Designers Can Utilize JavaScript for the Whole Undertaking 

This is perhaps the most clear advantage of Node.js web application development. JavaScript is an unquestionable requirement for web development. Regardless of whether you construct a multi-page or single-page application, you need to know JS well. On the off chance that you are now OK with JavaScript, learning Node.js won’t be an issue. Grammar, fundamental usefulness, primary standards — every one of these things are comparable. 

In the event that you have JS designers in your group, it will be simpler for them to learn JS-based Node than a totally new dialect. What’s more, the front-end and back-end codebase will be basically the same, simple to peruse, and keep up — in light of the fact that they are both JS-based.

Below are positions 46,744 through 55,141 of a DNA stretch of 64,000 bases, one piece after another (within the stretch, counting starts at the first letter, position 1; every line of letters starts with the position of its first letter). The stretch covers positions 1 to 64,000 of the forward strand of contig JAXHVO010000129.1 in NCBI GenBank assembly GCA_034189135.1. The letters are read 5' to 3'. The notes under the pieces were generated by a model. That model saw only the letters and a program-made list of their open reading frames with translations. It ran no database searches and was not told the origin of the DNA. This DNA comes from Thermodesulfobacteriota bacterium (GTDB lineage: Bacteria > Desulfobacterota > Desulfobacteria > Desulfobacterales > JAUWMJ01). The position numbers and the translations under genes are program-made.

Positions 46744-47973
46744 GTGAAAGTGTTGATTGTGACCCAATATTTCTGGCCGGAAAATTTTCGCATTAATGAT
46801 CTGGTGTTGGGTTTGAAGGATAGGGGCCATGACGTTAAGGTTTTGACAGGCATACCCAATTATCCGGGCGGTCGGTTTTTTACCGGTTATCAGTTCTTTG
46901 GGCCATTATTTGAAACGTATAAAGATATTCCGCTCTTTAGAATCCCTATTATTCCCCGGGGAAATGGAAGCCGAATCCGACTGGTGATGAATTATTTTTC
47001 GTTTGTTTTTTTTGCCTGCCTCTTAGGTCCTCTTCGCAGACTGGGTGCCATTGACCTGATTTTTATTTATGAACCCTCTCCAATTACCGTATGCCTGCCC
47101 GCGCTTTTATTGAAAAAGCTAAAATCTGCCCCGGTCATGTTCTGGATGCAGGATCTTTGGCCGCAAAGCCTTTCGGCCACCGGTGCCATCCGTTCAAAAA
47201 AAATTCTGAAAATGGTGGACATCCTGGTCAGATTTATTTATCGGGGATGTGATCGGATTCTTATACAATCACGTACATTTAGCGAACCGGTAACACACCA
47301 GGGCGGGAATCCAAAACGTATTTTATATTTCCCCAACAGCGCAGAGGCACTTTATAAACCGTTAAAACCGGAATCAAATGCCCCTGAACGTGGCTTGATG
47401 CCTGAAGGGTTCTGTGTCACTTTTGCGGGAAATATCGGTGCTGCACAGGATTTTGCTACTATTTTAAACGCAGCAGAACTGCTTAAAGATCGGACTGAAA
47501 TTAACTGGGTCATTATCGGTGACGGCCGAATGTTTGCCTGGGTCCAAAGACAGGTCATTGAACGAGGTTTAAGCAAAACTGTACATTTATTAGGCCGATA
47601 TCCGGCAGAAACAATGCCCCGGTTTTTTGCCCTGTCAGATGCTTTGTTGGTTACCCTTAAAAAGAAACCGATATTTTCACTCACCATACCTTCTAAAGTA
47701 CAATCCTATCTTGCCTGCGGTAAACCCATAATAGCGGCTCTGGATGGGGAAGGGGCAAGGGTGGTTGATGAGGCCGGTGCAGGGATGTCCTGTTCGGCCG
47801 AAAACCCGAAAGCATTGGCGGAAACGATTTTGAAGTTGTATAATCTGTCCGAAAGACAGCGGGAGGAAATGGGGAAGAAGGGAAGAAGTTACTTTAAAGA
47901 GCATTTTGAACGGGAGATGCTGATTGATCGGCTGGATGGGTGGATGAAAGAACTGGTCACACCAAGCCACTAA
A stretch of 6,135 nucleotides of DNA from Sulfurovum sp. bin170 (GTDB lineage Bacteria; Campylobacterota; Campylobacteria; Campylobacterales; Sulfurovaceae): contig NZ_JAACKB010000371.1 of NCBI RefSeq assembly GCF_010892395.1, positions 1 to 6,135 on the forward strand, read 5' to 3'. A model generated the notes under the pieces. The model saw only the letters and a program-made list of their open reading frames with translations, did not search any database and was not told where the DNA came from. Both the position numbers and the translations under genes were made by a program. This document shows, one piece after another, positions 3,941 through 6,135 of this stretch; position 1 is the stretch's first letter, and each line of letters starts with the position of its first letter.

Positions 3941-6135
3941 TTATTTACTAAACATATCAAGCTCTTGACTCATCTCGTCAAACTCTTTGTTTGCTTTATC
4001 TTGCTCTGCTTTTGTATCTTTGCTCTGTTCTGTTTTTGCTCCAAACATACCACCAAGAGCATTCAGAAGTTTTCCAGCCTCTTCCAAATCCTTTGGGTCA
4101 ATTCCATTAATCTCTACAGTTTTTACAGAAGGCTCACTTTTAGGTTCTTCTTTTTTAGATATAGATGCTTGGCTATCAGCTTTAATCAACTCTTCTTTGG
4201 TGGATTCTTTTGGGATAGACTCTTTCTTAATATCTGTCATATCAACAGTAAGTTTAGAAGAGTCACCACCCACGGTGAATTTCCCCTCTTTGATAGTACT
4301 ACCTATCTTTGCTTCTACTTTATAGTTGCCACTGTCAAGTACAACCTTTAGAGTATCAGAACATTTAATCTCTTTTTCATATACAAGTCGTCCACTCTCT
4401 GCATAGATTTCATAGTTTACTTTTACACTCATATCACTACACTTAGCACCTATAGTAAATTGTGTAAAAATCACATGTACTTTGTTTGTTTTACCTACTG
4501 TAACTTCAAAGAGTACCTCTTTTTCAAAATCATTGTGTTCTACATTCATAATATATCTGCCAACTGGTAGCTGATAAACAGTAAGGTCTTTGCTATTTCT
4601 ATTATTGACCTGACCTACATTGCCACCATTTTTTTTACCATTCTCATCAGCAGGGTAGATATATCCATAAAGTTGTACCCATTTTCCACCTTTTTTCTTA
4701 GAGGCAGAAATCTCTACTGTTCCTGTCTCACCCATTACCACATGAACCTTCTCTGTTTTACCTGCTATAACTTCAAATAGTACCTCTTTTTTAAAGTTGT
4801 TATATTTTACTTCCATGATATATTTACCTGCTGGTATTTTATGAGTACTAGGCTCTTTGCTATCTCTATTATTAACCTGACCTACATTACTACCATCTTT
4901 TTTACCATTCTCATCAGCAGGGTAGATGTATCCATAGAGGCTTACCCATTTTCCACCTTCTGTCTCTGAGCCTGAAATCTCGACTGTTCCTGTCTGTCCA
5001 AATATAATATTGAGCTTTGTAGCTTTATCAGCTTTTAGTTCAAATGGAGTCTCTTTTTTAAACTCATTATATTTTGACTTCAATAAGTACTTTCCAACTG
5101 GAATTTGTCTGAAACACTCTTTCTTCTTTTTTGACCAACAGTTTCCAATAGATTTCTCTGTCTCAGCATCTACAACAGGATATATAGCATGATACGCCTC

A Quick Environment for Microservice Development 

There’s another motivation behind why Node.js got famous so rapidly. The environment suits well the idea of microservice development (spilling stone monument usefulness into handfuls or many more modest administrations). 

Microservices need to speak with one another rapidly — and Node.js is probably the quickest device in information handling. Among the fundamental Node.js benefits for programming development are its non-obstructing algorithms.

Node.js measures a few demands all at once without trusting that the first will be concluded. Many microservices can send messages to one another, and they will be gotten and addressed all the while. 

Versatile Web Application Development 

Node.js was worked in view of adaptability — its name really says it. The environment permits numerous hubs to run all the while and speak with one another. Here’s the reason Node.js adaptability is better than other web backend development arrangements. 

Node.js has a module that is liable for load adjusting for each running CPU center. This is one of numerous Node.js module benefits: you can run various hubs all at once, and the environment will naturally adjust the responsibility.